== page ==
by Madeline Miller
Circe is one of those books where you either hate or love. For me, it was love. I’ve always had a deep interest and connection with greek mythology. In fact, growing up, I read all that I could about the journies of Hermes or Zeus’ temper.
Circe, well, talks about the history of Circe. It’s beautifully written like a painting where each individual brush seems ordinary, even boring, but taken together, they form an incredibly vivid painting of Circe’s life. The book pieces together mentions about Circe from various epics and weaves them all into an massive narrative that truly explains Circe’s life and motivations.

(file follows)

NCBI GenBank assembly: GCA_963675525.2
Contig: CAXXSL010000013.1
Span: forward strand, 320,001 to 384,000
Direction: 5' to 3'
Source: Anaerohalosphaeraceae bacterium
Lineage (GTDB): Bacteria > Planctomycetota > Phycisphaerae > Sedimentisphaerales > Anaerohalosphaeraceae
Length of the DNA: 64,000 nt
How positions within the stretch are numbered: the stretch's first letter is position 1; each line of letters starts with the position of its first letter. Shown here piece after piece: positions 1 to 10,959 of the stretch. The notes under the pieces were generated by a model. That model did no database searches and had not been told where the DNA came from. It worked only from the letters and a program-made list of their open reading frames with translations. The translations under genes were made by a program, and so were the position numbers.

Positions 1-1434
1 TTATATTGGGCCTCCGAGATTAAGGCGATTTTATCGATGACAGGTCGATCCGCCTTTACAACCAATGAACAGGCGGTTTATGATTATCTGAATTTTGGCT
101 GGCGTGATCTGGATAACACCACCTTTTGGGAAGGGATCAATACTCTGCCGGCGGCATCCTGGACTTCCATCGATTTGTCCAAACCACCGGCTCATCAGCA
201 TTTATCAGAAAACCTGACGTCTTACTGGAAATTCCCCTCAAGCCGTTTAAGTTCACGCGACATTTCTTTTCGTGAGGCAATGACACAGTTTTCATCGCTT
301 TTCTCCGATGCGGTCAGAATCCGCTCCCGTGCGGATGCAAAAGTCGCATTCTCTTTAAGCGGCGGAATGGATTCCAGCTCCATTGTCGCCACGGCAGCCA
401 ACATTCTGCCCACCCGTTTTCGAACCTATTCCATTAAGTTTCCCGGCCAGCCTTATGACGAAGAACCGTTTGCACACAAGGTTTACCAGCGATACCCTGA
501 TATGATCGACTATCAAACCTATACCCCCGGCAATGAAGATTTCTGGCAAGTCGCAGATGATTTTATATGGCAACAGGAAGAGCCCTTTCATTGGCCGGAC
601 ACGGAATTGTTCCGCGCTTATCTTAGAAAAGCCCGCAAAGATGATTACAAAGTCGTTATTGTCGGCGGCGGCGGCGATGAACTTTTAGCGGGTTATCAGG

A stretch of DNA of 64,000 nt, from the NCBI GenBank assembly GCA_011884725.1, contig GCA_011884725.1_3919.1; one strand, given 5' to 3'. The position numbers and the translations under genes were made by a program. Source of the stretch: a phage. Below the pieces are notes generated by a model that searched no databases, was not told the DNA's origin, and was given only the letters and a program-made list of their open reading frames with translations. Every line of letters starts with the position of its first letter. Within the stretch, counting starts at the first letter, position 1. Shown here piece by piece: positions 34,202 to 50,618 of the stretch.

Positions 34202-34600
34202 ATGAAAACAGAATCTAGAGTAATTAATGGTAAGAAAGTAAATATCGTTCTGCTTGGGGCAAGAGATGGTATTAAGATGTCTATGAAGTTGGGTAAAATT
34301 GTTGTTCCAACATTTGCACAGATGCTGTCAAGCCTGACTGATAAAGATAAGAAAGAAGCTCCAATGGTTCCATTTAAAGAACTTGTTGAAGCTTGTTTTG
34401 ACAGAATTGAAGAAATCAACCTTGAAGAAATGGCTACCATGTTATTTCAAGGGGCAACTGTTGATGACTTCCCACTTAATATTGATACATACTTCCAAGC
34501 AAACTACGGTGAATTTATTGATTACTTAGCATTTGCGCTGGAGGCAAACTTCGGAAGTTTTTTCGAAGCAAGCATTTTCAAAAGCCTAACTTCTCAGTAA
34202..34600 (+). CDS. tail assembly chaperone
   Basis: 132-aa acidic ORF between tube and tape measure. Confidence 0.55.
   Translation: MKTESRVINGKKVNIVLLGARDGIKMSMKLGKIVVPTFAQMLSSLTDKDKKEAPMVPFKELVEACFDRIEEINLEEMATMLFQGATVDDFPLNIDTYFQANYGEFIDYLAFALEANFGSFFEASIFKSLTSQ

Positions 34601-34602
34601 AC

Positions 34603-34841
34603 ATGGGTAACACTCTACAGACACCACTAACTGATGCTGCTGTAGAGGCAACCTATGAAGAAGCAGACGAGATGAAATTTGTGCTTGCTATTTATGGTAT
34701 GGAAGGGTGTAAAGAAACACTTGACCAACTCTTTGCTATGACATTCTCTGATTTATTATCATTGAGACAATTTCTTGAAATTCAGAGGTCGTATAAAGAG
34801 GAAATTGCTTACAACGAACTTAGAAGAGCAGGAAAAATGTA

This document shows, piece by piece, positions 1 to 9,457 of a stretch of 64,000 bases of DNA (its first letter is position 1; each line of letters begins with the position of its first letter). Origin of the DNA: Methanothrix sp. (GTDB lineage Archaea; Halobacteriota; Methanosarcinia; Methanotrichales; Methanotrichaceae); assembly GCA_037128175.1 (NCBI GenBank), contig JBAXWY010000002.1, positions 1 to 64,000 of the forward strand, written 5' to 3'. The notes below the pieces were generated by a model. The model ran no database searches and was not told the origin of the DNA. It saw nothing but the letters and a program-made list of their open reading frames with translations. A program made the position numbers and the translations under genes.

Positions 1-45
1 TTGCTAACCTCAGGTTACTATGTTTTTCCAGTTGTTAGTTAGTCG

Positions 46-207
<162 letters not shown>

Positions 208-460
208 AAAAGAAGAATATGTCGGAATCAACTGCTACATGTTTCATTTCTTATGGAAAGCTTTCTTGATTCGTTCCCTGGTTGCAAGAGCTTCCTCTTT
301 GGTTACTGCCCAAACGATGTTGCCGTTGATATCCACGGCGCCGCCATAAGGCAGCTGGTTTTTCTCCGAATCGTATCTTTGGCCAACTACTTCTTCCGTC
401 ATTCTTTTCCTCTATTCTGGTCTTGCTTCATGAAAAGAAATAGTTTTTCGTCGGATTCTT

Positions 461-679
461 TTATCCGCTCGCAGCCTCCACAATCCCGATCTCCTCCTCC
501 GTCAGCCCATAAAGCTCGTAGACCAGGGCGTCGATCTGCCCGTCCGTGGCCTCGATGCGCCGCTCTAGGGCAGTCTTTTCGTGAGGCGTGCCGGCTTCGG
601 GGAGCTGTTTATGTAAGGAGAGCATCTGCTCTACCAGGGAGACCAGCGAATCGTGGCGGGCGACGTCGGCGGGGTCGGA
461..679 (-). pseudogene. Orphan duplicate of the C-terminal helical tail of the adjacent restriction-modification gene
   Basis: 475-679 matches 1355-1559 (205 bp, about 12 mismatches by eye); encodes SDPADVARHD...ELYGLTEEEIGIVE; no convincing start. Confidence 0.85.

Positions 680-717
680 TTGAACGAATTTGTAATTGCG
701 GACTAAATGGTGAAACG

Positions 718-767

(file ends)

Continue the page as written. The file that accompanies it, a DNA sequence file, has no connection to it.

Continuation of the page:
The book transforms Circe from being an one-dimensional demi-god to a multi-dimensional figure that feels, learns, and acts. In other words, a human. I found myself thinking about the life of gods after reading. I had always thought of gods that had every pleasure possible without “work” and never really examined what their life of abundance would lead to. Apathy.
It’s hard to think of Greek mythology and gods in the same way after reading this book.
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